Composer Nino Rota (1911 – 1979) was born into a family of musicians in Milan. He was initially a student of Giacomo Orefice and Ildebrando Pizzetti until he moved to Rome while still a child and completed his studies under Alfredo Casella at the Conservatory of Santa Cecilia in 1929. In the meantime, he became an enfant prodige, famous as both a composer and a conductor. His first oratorio, L'infanzia di San Giovanni Battista, was performed in Milan and Paris as early as 1923, and his lyrical comedy, Il Principe Porcaro, was composed in 1926.
From 1930 to 1932, Rota lived in the U.S.A. He won a scholarship to the Curtis Institute of Philadelphia and studied composition under Rosario Scalero and orchestra under Fritz Reiner.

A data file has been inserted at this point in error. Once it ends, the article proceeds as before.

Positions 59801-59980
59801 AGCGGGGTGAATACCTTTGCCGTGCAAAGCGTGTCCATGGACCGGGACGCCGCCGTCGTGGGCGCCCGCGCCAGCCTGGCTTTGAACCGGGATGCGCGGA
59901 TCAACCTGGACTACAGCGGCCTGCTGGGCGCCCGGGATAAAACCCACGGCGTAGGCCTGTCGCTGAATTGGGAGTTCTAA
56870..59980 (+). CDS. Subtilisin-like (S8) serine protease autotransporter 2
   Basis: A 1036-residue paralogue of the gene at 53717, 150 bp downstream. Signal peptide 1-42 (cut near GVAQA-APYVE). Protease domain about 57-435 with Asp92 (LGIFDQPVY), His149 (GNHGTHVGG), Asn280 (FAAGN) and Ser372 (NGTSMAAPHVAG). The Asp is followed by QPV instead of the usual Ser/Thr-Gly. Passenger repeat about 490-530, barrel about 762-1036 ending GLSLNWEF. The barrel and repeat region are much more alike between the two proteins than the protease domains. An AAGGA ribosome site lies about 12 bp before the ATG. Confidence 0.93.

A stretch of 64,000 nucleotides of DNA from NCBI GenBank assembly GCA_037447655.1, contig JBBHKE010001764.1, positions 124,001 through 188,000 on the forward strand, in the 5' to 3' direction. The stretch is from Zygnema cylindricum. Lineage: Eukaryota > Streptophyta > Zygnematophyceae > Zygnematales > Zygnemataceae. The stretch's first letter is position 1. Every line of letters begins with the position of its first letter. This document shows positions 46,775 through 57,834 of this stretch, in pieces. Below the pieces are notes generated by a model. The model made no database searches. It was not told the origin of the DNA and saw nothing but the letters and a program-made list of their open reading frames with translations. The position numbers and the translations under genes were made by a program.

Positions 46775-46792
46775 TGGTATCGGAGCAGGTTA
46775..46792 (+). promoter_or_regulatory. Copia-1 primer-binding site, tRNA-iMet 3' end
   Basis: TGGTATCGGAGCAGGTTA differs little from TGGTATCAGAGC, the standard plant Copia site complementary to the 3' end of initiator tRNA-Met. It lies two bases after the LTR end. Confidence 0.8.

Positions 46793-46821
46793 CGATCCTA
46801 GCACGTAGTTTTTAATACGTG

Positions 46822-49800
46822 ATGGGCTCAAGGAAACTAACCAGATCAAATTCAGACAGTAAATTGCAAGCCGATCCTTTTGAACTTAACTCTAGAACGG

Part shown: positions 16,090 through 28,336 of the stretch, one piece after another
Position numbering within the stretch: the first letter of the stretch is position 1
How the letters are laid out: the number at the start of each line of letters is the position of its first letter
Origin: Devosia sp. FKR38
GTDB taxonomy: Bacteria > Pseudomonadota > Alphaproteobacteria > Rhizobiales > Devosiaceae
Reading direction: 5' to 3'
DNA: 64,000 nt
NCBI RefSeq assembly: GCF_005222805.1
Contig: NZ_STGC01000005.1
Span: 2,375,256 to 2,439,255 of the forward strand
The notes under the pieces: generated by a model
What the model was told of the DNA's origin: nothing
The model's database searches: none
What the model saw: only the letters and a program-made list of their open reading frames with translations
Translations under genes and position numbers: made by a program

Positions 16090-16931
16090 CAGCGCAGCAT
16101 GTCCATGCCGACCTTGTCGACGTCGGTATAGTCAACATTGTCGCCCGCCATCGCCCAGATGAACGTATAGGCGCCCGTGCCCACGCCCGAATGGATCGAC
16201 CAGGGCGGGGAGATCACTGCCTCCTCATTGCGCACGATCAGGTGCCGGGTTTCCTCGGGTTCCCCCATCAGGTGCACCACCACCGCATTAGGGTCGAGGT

Rota returned to Italy and earned a degree in literature from the University of Milan. In 1937, he began a teaching career that led to the directorship of the Bari Conservatory, a title he held from 1950 until his death in 1979.
Rota's work in film dates back to the early forties and his filmography includes virtually all of the noted directors of his time. The first of these is Federico Fellini. Rota wrote the scores for all of Fellini's films from The White Sheik in 1952 to The Orchestra Rehearsal in 1979.
Rota also collaborated with other directors, including Renato Castellani, Luchino Visconti, Franco Zeffirelli, Mario Monicelli, Francis Ford Coppola (he received the Oscar for Best Original Score for The Godfather II), King Vidor, René Clément, Edward Dmytrik and Eduardo de Filippo. Additionally, he composed the music for many theatre productions by Visconti, Zefirelli and de Filippo.